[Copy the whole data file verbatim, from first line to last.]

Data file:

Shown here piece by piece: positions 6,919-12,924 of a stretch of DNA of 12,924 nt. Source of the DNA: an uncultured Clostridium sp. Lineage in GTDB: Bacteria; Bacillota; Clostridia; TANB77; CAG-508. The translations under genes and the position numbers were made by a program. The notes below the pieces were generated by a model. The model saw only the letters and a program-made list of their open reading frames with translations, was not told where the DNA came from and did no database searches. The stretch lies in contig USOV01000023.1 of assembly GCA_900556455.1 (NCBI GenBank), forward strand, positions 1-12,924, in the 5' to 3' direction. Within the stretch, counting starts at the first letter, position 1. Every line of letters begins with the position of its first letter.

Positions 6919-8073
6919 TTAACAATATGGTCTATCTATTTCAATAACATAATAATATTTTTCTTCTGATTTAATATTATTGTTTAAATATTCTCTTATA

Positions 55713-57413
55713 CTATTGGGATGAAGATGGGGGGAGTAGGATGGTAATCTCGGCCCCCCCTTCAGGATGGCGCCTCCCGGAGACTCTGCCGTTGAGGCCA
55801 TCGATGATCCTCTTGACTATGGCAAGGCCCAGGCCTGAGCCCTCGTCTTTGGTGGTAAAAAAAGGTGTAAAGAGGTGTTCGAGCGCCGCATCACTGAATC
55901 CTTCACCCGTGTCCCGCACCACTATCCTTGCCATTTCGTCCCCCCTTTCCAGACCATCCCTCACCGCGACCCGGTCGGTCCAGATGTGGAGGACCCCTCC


Shown here piece by piece: positions 6,919-12,924 of a stretch of DNA of 12,924 nt. Source of the DNA: an uncultured Clostridium sp. Lineage in GTDB: Bacteria; Bacillota; Clostridia; TANB77; CAG-508. The translations under genes and the position numbers were made by a program. The notes below the pieces were generated by a model. The model saw only the letters and a program-made list of their open reading frames with translations, was not told where the DNA came from and did no database searches. The stretch lies in contig USOV01000023.1 of assembly GCA_900556455.1 (NCBI GenBank), forward strand, positions 1-12,924, in the 5' to 3' direction. Within the stretch, counting starts at the first letter, position 1. Every line of letters begins with the position of its first letter.

Positions 6919-8073
6919 TTAACAATATGGTCTATCTATTTCAATAACATAATAATATTTTTCTTCTGATTTAATATTATTGTTTAAATATTCTCTTATA

Positions 55713-57413
55713 CTATTGGGATGAAGATGGGGGGAGTAGGATGGTAATCTCGGCCCCCCCTTCAGGATGGCGCCTCCCGGAGACTCTGCCGTTGAGGCCA
55801 TCGATGATCCTCTTGACTATGGCAAGGCCCAGGCCTGAGCCCTCGTCTTTGGTGGTAAAAAAAGGTGTAAAGAGGTGTTCGAGCGCCGCATCACTGAATC
55901 CTTCACCCGTGTCCCGCACCACTATCCTTGCCATTTCGTCCCCCCTTTCCAGACCATCCCTCACCGCGACCCGGTCGGTCCAGATGTGGAGGACCCCTCC